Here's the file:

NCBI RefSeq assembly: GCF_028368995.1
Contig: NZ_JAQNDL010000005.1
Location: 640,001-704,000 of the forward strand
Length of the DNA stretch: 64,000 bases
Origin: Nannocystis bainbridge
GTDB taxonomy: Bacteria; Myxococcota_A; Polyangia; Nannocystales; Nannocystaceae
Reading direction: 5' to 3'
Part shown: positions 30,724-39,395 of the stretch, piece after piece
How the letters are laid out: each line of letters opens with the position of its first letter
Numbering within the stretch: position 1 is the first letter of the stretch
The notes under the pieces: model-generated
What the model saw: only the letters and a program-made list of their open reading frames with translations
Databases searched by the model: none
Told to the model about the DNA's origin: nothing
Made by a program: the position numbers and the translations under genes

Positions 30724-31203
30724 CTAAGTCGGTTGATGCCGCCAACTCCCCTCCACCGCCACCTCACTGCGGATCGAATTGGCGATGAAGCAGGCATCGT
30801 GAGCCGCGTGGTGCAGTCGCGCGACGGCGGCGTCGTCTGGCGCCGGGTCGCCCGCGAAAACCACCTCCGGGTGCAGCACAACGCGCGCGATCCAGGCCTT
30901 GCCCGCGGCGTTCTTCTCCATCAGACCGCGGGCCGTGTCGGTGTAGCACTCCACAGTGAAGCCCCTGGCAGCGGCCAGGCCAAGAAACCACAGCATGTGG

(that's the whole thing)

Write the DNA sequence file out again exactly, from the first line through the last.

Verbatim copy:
NCBI RefSeq assembly: GCF_028368995.1
Contig: NZ_JAQNDL010000005.1
Location: 640,001-704,000 of the forward strand
Length of the DNA stretch: 64,000 bases
Origin: Nannocystis bainbridge
GTDB taxonomy: Bacteria; Myxococcota_A; Polyangia; Nannocystales; Nannocystaceae
Reading direction: 5' to 3'
Part shown: positions 30,724-39,395 of the stretch, piece after piece
How the letters are laid out: each line of letters opens with the position of its first letter
Numbering within the stretch: position 1 is the first letter of the stretch
The notes under the pieces: model-generated
What the model saw: only the letters and a program-made list of their open reading frames with translations
Databases searched by the model: none
Told to the model about the DNA's origin: nothing
Made by a program: the position numbers and the translations under genes

Positions 30724-31203
30724 CTAAGTCGGTTGATGCCGCCAACTCCCCTCCACCGCCACCTCACTGCGGATCGAATTGGCGATGAAGCAGGCATCGT
30801 GAGCCGCGTGGTGCAGTCGCGCGACGGCGGCGTCGTCTGGCGCCGGGTCGCCCGCGAAAACCACCTCCGGGTGCAGCACAACGCGCGCGATCCAGGCCTT
30901 GCCCGCGGCGTTCTTCTCCATCAGACCGCGGGCCGTGTCGGTGTAGCACTCCACAGTGAAGCCCCTGGCAGCGGCCAGGCCAAGAAACCACAGCATGTGG